HOUSTON — Hillary Clinton and Barack Obama champion fiscal responsibility on the campaign trail, but both Democratic presidential hopefuls are promising massive new spending without providing details on how they'd pay for it.
The nation already will face unprecedented fiscal challenges as the baby-boom generation — about 76 million Americans born from 1946 to 1964 — reaches retirement age and begins straining the federal budget as never before.
The federal budget deficit is projected to exceed $400 billion next year. Deficits are paid for by borrowing. The gross federal debt, the sum of what our government owes, is in the neighborhood of $9 trillion.
That means there's less room to borrow to deal with the growing budget pressure as boomers retire.
By 2017, Social Security is expected to begin paying more out in benefits to retirees than it collects from workers. And the number of Medicare recipients will grow from 44 million last year to 58 million over the next decade.
Increased spending on health and welfare programs for the boomers will start to crowd out other federal spending. That's why the two Democrats' mounting campaign promises raise concern among budget experts, who aren't hearing much about where the money would come from.
Clinton has proposed new spending in excess of $200 billion, much of it annual. Obama has surpassed her, promising annual spending of at least $210 billion.
Both have offered expensive plans to get to universal health-care coverage, either through incentives or by government mandate. They've proposed spending big money to help avert housing foreclosures nationwide and to help refinance mortgages for borrowers in trouble.
Both are counting on savings from reducing the U.S. presence in Iraq and rolling back some of President Bush's tax cuts, which are scheduled to expire after 2010, to pay for their new programs. Both expect that expanded use of electronic health records and other advances in medical information technology will defray some of the cost of moving to a universal health-care system.
Neither, however, has proposed a fix for the biggest near-term strain on the federal budget, the alternative minimum tax, or explained how they propose to balance the cost of their campaign promises with the looming expense of the aging baby boomers.
During a speech Tuesday night in Houston, Obama rattled off a list of promises: lower insurance premiums for all families, subsidized premiums for those who can't afford them, tax cuts for Americans who earn less than $75,000, no income tax for retirees who earn less than $50,000, inflation-linked increases in the minimum wage, a $4,000 tuition credit for every college student and unspecified investment in early childhood education, roads, buildings and hospitals.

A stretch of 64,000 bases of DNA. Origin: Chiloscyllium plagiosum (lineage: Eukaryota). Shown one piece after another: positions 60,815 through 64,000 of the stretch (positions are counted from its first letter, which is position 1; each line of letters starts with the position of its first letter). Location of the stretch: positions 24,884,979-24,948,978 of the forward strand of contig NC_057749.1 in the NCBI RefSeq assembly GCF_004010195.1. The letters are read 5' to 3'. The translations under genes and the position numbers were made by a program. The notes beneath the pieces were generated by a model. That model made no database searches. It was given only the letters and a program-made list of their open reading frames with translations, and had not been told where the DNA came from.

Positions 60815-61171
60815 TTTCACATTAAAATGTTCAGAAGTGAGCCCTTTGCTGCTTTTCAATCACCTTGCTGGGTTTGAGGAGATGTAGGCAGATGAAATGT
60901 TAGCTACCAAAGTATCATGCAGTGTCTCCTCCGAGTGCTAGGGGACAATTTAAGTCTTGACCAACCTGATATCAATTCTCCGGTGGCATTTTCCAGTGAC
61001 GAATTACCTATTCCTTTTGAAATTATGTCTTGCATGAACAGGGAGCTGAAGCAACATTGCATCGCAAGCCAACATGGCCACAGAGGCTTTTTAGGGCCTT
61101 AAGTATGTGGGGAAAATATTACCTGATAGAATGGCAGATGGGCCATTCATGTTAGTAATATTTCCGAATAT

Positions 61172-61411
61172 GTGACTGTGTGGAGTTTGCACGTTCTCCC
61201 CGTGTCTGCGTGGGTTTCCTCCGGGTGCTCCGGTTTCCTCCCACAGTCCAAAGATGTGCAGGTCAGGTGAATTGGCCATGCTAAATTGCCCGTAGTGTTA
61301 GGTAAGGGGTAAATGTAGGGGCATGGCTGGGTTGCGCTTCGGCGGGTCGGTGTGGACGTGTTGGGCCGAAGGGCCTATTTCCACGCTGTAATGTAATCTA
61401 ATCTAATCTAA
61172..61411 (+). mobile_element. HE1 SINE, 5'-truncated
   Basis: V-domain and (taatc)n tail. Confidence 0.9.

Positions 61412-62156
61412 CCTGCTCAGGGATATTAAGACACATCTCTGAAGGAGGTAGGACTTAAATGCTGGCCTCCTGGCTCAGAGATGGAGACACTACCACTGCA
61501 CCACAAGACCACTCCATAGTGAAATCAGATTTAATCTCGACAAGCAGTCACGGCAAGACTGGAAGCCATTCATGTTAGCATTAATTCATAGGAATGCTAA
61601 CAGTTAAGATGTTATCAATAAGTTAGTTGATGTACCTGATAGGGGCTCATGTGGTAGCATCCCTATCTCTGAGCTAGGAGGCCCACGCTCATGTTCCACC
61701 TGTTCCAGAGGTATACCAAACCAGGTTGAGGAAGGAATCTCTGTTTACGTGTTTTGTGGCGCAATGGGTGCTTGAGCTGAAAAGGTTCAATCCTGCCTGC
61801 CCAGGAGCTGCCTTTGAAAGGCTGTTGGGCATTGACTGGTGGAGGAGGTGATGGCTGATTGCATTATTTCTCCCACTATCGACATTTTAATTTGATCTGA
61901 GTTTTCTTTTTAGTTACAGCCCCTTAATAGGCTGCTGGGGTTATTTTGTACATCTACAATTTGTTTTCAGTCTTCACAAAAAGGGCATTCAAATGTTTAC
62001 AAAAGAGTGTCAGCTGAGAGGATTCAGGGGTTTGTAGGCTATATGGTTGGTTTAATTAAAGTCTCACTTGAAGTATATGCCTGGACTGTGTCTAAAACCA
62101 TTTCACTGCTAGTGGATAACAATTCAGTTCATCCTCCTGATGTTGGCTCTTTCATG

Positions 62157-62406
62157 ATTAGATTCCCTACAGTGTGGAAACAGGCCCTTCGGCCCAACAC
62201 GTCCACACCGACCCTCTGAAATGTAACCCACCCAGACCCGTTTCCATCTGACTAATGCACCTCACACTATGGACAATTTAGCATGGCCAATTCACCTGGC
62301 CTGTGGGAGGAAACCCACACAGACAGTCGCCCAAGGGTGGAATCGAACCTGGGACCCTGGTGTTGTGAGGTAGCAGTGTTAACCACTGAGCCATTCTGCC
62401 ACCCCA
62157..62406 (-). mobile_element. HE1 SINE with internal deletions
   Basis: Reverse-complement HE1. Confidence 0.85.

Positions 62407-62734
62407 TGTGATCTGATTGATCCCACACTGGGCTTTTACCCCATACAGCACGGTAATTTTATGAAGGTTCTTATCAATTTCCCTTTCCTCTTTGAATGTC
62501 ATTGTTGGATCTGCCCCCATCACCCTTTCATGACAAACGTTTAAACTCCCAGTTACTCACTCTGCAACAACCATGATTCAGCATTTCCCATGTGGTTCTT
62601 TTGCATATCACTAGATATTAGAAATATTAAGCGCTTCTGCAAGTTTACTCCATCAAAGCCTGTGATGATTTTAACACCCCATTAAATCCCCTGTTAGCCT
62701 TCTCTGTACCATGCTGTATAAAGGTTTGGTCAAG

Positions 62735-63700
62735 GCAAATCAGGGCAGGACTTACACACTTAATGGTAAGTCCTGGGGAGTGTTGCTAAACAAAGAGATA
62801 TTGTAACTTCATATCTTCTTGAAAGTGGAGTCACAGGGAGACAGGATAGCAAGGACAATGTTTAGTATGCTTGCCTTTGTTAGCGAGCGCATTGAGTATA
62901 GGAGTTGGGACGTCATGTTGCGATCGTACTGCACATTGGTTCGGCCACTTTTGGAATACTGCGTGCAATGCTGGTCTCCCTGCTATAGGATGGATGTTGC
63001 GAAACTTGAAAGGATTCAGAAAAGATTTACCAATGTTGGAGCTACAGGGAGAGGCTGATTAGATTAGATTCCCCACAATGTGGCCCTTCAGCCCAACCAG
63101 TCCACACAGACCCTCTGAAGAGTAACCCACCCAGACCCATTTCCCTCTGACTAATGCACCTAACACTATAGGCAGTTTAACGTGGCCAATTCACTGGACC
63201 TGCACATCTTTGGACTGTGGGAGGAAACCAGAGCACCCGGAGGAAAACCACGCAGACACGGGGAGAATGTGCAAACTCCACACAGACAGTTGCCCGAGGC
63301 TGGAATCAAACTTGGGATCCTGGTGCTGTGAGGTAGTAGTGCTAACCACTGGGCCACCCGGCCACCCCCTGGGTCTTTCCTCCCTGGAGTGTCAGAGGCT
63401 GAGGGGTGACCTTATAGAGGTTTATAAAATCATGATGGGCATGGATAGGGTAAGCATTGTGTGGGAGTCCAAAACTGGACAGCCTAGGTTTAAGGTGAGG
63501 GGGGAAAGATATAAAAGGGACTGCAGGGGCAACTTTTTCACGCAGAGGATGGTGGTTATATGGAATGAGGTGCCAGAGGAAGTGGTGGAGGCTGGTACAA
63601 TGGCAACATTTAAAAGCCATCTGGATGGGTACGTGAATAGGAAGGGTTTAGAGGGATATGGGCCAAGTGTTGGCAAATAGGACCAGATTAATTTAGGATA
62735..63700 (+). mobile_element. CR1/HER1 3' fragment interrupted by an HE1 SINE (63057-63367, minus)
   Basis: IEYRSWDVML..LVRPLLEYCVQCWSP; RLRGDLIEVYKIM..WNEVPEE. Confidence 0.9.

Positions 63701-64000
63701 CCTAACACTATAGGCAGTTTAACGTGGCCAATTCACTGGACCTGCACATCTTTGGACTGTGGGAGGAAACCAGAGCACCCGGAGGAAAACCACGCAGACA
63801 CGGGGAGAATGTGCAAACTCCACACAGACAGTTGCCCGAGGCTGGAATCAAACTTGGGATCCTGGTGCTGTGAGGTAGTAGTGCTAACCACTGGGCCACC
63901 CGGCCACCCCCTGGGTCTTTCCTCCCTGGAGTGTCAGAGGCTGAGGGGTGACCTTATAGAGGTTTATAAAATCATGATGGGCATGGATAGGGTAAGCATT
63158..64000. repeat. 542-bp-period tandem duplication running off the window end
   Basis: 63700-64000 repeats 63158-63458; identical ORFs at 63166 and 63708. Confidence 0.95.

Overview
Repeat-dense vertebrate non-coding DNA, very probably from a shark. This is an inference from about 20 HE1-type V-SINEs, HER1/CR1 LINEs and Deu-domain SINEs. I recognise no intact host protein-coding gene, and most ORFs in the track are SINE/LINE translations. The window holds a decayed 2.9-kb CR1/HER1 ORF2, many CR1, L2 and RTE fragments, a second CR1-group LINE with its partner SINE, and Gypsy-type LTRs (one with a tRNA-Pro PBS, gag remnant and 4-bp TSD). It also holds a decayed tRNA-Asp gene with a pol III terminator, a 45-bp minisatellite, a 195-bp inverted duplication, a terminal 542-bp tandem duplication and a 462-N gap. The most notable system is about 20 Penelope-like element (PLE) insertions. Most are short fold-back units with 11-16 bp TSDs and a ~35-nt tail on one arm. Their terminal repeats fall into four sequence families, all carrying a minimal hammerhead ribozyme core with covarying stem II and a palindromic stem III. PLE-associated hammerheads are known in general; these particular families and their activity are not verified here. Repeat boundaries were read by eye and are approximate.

To pay for it, he cited without specifics higher taxes on the wealthy and corporations, billions of dollars from "polluters" to pay for alternative energy and ending the Iraq war, which is costing an estimated $9 billion a month.
"We can invest that money in rebuilding roads and bridges and hospitals right here in Houston — building schools, laying broadband lines, putting people back to work, employing young men and women in our inner cities, in our rural communities," he said to cheers.
That $9 billion in war spending, however, is largely borrowed money, much of it from China and Japan. If Obama intends to redirect war spending to domestic needs, it still would be deficit spending.
"That's sort of a problem: switching priorities rather than fixing the budget problem," said Robert Bixby, the executive director of the nonpartisan Concord Coalition, a budget watchdog organization. "I couldn't help but think, 'Where is he going to get the money to pay for these things?' "
And the U.S. military can't just pack up, turn off the lights and head home. There'll be a troop presence in Iraq for some years, and the nation will be paying to replace worn equipment and heal the bodies and minds of returning service members for years.
"It is getting a little bit discouraging that promises that are on the wrong side of the ledger . . . are starting to add up. It gets more and more difficult to see how any of the candidates can meet the full portfolio of promises" they've made, said Maya Macguineas, the president of the Committee for a Responsible Federal Budget, a bipartisan group that advocates balanced budgets.
The most obvious problem, which Clinton and Obama have acknowledged — but which neither has addressed — is the unpopular alternative minimum tax.
The AMT wasn't indexed to inflation decades ago, when it was targeted at income levels then considered wealthy, so it now threatens to ensnare millions of Americans families with annual incomes of $75,000 to $200,000.
Abolishing it could cost the Treasury as much as $2 trillion over the next 10 years, just when the government will need more money to pay for programs for boomers. Expanding the AMT, however, could allow it to hit as many as 52 million taxpayers by 2018.
Neither choice is attractive, and because the tax still affects a limited number of Americans, the candidates can duck the issue.
"If you were to repeal the AMT, it would just add to the deficit. It is a serious problem, and none of the candidates is talking about it very seriously," said Len Burman, the director of the Tax Policy Center, a policy-research group run jointly by the centrist Urban Institute and the center-left Brookings Institution.
(Hall reported from Washington.)